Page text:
Iwi defends its own
You attack Liz Kelly, you attack Ngati Toa. That was the message from the iwi’s kaumatua council chairman Thom Kenny last week when he addressed a full meeting of the Porirua City Council.
Backed by a full public gallery, Mr Kenny spoke for nearly 40 minutes, decrying Mayor Nick Leggett’s outburst at a committee meeting on February 14, where he told Ms Kelly to shut her mouth.
Mr Kenny said Ms Kelly’s integrity was under attack and that was an insult to Ngati Toa.
‘‘We held a [kaumatua] meeting and I was directed to come here [to the council] and put things to rest. You are selling us short, Mr Mayor, we are hurting. You want our respect, you earn it, because it is not given lightly. You have a dysfunctional council led by a dysfunctional mayor.’’
He said a number of the iwi were in poverty and not seeing the benefits of the council’s spending with the poor state of the harbour one example where the council was failing.
After a recent settlement with the Crown, his tribe had potentially more influence, he said.
‘‘We are a wealthy iwi, you need to consider that.’’
Fellow Ngati Toa kaumatua Taku Parai, cultural adviser to the council, sat silently next to Mr Kenny.
He told Kapi-Mana News after the meeting that he ‘‘had to tread lightly’’ but said the relationship between his tribe and the council was a good one. He would not comment when asked if Mr Kenny’s views represented the iwi.
Mr Leggett said he had taken the criticism on the chin but accepted his comments on February 14 were inappropriate.
‘‘I regret using the words I did and I’m prepared to be held to account. There is a robustness that goes with political debate and I would not want that curtailed, and I certainly do not accept this is a dysfunctional council.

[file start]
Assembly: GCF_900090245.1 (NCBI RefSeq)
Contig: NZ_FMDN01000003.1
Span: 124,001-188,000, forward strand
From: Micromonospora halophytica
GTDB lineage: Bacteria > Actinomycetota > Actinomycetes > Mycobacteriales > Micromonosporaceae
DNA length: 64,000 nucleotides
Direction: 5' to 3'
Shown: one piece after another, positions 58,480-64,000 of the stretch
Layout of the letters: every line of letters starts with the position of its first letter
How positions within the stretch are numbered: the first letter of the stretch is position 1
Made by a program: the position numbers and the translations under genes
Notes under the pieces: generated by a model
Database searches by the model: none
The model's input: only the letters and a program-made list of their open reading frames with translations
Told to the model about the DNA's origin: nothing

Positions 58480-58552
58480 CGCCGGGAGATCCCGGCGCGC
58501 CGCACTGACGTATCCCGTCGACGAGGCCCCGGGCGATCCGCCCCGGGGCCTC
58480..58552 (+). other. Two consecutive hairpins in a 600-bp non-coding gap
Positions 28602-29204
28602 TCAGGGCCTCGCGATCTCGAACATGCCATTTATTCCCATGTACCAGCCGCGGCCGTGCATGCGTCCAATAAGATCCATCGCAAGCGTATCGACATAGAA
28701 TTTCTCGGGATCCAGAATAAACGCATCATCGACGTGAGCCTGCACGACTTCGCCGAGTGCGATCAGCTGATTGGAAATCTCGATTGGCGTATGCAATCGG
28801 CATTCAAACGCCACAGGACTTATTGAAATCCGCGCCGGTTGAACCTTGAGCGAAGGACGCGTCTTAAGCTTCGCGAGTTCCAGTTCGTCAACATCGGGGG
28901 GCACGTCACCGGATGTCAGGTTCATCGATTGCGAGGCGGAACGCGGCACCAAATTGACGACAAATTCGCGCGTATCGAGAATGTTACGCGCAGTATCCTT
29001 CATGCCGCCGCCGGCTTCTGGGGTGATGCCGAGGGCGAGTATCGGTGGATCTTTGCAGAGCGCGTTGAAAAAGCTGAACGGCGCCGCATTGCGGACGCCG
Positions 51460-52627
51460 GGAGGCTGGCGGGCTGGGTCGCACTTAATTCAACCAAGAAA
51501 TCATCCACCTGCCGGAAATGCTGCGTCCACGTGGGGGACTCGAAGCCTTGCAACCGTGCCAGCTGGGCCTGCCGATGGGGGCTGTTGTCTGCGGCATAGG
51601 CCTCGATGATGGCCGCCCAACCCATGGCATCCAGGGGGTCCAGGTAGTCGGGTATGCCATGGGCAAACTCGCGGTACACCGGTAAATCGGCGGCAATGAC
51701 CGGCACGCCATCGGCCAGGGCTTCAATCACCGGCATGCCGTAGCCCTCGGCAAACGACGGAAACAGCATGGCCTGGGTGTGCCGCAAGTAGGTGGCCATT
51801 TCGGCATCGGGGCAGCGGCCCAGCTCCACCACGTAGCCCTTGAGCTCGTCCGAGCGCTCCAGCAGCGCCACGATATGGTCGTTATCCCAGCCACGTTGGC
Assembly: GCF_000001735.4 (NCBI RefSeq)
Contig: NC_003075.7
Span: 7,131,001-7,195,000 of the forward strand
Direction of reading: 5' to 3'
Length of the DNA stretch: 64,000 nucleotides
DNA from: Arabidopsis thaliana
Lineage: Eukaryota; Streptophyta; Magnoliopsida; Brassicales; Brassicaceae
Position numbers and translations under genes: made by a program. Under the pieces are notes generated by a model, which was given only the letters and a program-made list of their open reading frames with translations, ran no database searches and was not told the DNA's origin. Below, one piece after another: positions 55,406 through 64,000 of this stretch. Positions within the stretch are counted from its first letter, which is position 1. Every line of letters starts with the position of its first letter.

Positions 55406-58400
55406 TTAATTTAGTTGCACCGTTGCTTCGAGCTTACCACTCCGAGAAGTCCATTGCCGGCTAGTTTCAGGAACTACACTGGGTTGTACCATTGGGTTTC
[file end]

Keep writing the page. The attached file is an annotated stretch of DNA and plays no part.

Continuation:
‘‘ We are coherent and wellbalanced, and have made farreaching decisions for the city in this term.’’
Mr Kenny had invited Mr Leggett and councillors to a hui at Takapuwahia to ‘‘ discuss the issues’’, which Mr Leggett said would be accepted.
Council committee chairman Euon Murrell said he was extremely disappointed in Mr Kenny’s address.
‘‘In my nine years on council this is the most functional council we’ve had. You have the odd spat but that’s politics. Make an appointment with the mayor to have this out; to come publicly like that is not good for the city.’’
Mr Kenny’s comments come on the back of tensions between Ms Kelly and Mr Leggett after a dispute over the Porirua Whanau Centre’s governance and Creekfest’s funding woes.
Meanwhile, the council has refused to accept Ms Kelly’s apologies for not attending recent meetings and workshops.
See Editorial – page 10